Fathallah Sijilmassi, the CEO of Positive Agenda Advisory, said the pandemic has stretched regional and global health, and financial and socioeconomic resilience to their limits.

“For this reason, immediate climate action and finance are crucial – especially in the run-up to COP26. There is a golden opportunity to make this a turning point for Africa’s accelerated growth and development,” Sijilmassi said in a statement.

In August, Minister Barbara Creecy of the Department of Forestry, Fisheries and the Environment, said developed nations need to increase their pledges from $100-billion per year to $750-billion a year by 2030 in order for developing nations to meet their adaptive strategies.

“There is a perception in some quarters that such green recovery interventions come at a cost, but this is not the case – especially now after the pandemic when financial and social constraints are so much tighter,” Rym Ayadi, president of the Euro-Mediterranean Economists Association, said in a press conference.

South Africa’s National Climate Change Adaptation Strategy, which is reviewed every five years, includes building a climate-resilient approach to climate crisis risks and vulnerability which will see a climate services system that provides climate products, enables a flow of adaptation finances and promotes research applications.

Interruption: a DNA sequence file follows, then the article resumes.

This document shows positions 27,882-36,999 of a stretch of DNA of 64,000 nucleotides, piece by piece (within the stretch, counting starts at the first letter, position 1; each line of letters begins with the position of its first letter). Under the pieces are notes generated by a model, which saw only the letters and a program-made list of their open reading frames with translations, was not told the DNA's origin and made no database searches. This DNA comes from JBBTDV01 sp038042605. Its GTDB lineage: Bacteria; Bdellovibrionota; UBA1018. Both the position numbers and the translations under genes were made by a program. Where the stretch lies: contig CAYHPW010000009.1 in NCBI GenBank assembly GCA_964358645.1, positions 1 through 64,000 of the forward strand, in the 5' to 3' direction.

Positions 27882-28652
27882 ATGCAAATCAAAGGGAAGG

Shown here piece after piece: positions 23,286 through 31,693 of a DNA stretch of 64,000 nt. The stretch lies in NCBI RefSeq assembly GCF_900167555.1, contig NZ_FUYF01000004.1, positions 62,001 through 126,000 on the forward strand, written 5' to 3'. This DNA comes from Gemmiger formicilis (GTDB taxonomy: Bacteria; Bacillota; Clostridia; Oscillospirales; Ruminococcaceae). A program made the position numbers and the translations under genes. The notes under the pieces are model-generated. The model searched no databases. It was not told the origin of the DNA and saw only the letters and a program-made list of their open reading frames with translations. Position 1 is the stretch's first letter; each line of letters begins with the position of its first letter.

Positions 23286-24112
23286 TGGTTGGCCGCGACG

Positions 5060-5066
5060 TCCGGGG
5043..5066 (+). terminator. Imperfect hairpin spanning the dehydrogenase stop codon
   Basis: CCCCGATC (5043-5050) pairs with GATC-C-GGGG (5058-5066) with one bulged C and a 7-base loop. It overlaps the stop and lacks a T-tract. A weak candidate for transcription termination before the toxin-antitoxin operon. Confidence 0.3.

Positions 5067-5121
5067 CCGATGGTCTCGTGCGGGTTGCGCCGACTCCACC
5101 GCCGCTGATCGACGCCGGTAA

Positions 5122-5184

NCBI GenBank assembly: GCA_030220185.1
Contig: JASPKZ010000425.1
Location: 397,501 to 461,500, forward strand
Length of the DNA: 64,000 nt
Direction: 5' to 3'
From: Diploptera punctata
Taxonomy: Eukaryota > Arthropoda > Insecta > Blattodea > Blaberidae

Economies in Africa were growing at about 3% GDP before Covid-19, but are now projected to shrink by between 2% and 8% as a result of the pandemic. South Africa has recently seen some of its highest unemployment rates, highlighting the effects of the pandemic.

Despite economic challenges, some African countries are making an effort to integrate sustainable solutions in their recovery. Nigeria’s post-Covid-19 recovery plan, for example, seeks to install home solar systems and mini-grids in five million households not currently connected to the national grid.

If successful, the project would provide 250,000 additional jobs to help cushion the unprecedented rate of unemployment resulting from the Covid-19 lockdown, the report found.

And in Ghana the government is undertaking a National Adaptation Planning process as part of its post-Covid-19 recovery plan with a view to mitigating the negative impacts of climate change by developing projected rainfall and temperature change scenarios for the next 60 years.

The African Development Bank indicates that the continent’s economy will contract by between $173.1-billion and $236.7-billion in 2020/2021, with 30 million jobs lost and 28 million to 29 million people possibly being pushed into extreme poverty.

It seems that a green recovery, which increases job opportunities, while building adaptive strategies, is as crucial as ever, on a continent highly vulnerable to the effects of the climate crisis.